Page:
In addition, ANGELIQ (0.5 mg drsp/1.0 mg E2) is used after menopause in women who have a uterus to treat moderate to severe dryness, itching, and burning in or around the vagina. If you use ANGELIQ (0.5 mg drsp/1.0 mg E2) only to treat dryness, itching, and burning in or around your vagina, talk with your healthcare provider about whether a topical vaginal product would be better for you.

What is the most important information I should know about ANGELIQ (combination of estrogen and progestin hormones)?

  • Do not use estrogens with progestins, or estrogen-alone, to prevent heart disease, heart attacks, strokes, or dementia (decline of brain function)
  • Using estrogens with progestins may increase your chances of getting heart attacks, strokes, breast cancer, or blood clots
  • Using estrogens with progestins, or estrogen-alone, may increase your chance of getting dementia, based on a study of women 65 years of age or older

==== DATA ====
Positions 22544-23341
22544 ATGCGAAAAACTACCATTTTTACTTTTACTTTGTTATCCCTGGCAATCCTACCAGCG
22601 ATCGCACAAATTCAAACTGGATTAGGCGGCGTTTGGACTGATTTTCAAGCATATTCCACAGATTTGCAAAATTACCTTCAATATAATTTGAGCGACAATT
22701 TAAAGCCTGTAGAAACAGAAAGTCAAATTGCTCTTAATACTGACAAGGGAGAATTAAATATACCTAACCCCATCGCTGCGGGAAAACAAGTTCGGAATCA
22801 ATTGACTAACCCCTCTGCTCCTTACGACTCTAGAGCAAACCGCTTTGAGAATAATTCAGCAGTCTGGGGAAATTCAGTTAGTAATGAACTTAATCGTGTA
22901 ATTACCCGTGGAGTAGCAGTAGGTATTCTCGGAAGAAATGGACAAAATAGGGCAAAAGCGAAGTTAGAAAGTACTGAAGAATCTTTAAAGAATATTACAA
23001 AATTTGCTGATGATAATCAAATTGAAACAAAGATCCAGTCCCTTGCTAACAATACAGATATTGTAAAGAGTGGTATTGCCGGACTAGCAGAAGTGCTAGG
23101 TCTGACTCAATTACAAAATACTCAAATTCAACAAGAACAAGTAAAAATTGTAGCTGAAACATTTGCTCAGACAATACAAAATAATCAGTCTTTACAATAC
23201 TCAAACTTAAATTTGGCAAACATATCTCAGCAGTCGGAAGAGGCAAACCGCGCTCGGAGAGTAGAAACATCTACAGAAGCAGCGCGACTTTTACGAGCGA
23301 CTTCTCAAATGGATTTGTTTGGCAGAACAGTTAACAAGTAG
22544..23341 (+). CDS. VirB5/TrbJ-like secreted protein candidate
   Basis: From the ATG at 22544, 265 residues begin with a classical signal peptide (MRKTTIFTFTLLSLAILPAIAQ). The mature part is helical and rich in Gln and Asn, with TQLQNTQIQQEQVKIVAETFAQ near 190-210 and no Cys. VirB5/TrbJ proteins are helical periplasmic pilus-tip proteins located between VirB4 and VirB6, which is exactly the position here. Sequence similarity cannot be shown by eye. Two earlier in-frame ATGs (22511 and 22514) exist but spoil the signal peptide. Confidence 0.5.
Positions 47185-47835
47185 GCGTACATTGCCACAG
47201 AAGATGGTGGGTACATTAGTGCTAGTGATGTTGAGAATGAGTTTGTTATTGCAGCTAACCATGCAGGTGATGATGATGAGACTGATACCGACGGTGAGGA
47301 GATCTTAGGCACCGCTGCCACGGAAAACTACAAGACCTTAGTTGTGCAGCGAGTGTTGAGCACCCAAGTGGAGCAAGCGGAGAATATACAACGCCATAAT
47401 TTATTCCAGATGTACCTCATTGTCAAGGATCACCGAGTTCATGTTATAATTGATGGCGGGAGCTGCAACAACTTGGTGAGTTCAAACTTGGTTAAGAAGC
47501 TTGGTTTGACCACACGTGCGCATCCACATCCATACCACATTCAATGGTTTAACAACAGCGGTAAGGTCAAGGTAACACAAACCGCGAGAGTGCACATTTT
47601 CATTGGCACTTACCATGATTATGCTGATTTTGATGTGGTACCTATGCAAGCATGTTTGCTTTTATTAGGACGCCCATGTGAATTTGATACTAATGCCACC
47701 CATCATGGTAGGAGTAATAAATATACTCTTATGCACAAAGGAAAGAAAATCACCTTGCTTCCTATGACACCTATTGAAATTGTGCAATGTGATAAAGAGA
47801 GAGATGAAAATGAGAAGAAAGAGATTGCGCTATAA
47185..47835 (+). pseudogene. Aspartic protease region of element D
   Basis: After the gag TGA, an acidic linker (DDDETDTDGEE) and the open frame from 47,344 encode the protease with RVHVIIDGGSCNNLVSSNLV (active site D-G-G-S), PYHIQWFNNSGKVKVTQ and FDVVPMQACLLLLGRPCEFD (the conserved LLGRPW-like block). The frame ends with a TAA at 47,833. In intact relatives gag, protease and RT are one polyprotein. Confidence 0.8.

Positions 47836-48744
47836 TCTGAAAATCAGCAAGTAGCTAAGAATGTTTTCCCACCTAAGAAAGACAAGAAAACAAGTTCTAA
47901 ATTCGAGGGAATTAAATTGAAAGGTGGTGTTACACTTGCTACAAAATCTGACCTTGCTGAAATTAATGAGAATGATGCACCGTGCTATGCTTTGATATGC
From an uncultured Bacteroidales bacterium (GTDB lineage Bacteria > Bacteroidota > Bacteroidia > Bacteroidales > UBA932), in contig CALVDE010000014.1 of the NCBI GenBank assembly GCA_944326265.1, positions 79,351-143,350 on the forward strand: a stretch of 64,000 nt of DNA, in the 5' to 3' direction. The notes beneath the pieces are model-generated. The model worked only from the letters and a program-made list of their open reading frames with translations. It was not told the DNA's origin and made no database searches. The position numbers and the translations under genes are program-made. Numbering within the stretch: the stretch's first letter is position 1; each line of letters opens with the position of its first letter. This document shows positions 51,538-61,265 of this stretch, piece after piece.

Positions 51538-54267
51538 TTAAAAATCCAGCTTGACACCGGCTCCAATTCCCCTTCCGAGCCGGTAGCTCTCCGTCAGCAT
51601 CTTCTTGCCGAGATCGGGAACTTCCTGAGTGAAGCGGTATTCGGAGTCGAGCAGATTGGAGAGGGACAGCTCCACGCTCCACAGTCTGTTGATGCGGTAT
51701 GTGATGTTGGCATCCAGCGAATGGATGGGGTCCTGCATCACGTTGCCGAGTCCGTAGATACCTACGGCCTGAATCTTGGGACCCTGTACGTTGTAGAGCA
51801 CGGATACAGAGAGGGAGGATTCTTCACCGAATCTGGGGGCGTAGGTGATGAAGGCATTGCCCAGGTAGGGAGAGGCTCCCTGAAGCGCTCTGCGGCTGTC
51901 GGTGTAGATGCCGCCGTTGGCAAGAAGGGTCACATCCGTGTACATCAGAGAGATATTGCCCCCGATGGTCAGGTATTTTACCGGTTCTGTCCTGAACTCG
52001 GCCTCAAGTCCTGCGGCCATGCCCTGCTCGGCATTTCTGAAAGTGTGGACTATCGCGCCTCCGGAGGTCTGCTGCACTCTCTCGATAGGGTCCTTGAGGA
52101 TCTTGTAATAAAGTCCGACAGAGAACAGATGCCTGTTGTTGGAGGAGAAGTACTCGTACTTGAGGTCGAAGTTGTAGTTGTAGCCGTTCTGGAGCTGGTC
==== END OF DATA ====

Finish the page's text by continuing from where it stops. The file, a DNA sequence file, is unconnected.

• Using estrogen-alone may increase your chance of getting strokes, blood clots or cancer of the uterus (womb)
  • You and your healthcare provider should talk regularly about whether you still need treatment with ANGELIQ

Who should not use ANGELIQ?

Do not use ANGELIQ if you have had your uterus removed (hysterectomy). ANGELIQ contains a progestin to decrease the chances of getting cancer of the uterus. If you do not have a uterus, you do not need a progestin and you should not use ANGELIQ.

Do not start taking ANGELIQ if you have unusual vaginal bleeding; currently have or have had certain cancers, such as cancer of the breast or uterus; had a stroke or heart attack in the past year; currently have or have had blood clots; have kidney disease, liver disease, or disease of your adrenal glands; have been diagnosed with a bleeding disorder; are allergic to ANGELIQ or any of its ingredients; or are pregnant or plan to become pregnant.